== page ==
The frightening thing I realized after reading the essay collection Magical Thinking is that Augusten Burroughs isn’t quite as funny when he’s not in pain. I felt mean thinking that, but it’s true. Though delightful, and still way funnier than many books you’re likely to encounter, Magical Thinking lacks the genius of Burroughs’s two memoirs, Running With Scissors and Dry.
Scissors is about Burroughs' life being raised by his mentally ill mother’s even more disturbed psychiatrist. Dry is about his battle with alcoholism. Heavy stuff on the surface, but the brilliance of those books was that Burroughs always found the humor in his pain. Not just humor – hilarity. I still stifle a laugh whenever I think of the passages in the rehab clinic in Dry, or the line in Scissors after Burroughs’s foster sister guesses that he is gay: “It is one thing to be gay,” he grouses. “It is quite another to seem gay.”
Magical Thinking is, by comparison, dismayingly upbeat. Yes, Burroughs mentions his troubled past, but he doesn’t explore it with the same piercing rawness of the other two books. And many of the book’s essays are about how he finds love with a nice guy. That’s wonderful, and the essays are still readable and very funny, but it’s not the same.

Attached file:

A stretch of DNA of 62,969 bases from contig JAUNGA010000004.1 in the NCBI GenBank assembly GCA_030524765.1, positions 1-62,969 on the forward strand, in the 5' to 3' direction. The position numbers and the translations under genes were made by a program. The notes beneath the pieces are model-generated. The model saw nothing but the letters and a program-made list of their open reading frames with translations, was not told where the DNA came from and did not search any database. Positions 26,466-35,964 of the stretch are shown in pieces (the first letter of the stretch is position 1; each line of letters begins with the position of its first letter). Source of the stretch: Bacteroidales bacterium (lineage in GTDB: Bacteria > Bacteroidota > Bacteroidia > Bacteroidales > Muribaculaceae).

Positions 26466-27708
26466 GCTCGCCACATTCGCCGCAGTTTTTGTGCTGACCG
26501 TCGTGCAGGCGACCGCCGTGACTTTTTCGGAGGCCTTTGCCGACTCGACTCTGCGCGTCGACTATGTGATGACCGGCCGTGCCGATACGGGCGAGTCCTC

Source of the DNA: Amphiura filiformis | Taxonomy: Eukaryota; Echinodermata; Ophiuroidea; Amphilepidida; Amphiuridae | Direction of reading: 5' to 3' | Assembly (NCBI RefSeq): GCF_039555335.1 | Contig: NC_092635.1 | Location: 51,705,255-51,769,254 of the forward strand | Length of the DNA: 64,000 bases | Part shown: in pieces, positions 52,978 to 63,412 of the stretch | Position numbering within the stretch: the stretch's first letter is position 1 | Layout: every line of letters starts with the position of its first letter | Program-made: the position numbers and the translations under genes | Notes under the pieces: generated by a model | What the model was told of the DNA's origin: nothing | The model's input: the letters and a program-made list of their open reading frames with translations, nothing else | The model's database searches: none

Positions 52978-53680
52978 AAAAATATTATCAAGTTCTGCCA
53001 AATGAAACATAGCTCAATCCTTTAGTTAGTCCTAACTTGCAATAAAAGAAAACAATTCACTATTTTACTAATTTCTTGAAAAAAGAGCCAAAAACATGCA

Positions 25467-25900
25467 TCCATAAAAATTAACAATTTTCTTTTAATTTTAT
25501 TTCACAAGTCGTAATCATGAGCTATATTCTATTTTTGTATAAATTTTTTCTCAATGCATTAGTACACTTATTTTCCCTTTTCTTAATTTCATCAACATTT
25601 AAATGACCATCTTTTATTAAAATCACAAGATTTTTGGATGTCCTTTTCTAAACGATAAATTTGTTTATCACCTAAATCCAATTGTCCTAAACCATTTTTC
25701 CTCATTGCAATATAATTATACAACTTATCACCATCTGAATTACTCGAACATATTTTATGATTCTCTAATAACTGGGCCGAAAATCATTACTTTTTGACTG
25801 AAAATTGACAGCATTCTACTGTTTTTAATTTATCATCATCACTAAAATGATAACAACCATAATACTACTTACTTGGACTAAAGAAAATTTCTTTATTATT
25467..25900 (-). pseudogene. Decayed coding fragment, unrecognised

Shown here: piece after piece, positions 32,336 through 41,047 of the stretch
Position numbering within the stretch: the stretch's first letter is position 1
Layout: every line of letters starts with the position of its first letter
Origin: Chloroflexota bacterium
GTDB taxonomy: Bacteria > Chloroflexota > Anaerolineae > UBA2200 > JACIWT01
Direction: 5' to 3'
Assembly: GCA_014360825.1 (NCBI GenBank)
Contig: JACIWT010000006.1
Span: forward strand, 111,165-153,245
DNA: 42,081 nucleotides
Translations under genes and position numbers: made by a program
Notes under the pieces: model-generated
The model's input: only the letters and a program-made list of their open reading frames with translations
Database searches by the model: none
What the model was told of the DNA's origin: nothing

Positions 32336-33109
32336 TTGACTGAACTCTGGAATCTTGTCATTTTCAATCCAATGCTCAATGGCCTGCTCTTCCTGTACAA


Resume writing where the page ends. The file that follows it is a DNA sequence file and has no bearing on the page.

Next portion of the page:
But even a happy Burroughs is better than no Burroughs at all. Who else would, as he does in the title essay, cheerfully recount how he successfully wished death on a hated former boss? And there’s plenty of classic Burroughs in the book’s first essay, “Commercial Break,” about how he landed a shot in a Tang commercial as a kid, then blew it by over-preparing. Burroughs is always worth reading, and if this collection doesn’t cut quite as deep as his other works, well, I guess you can’t keep reliving your life’s most painful moments. It’s good that Burroughs is letting us share in some of his joy. After all, he’s still one of the funniest writers working today. I guess he deserves to be happy.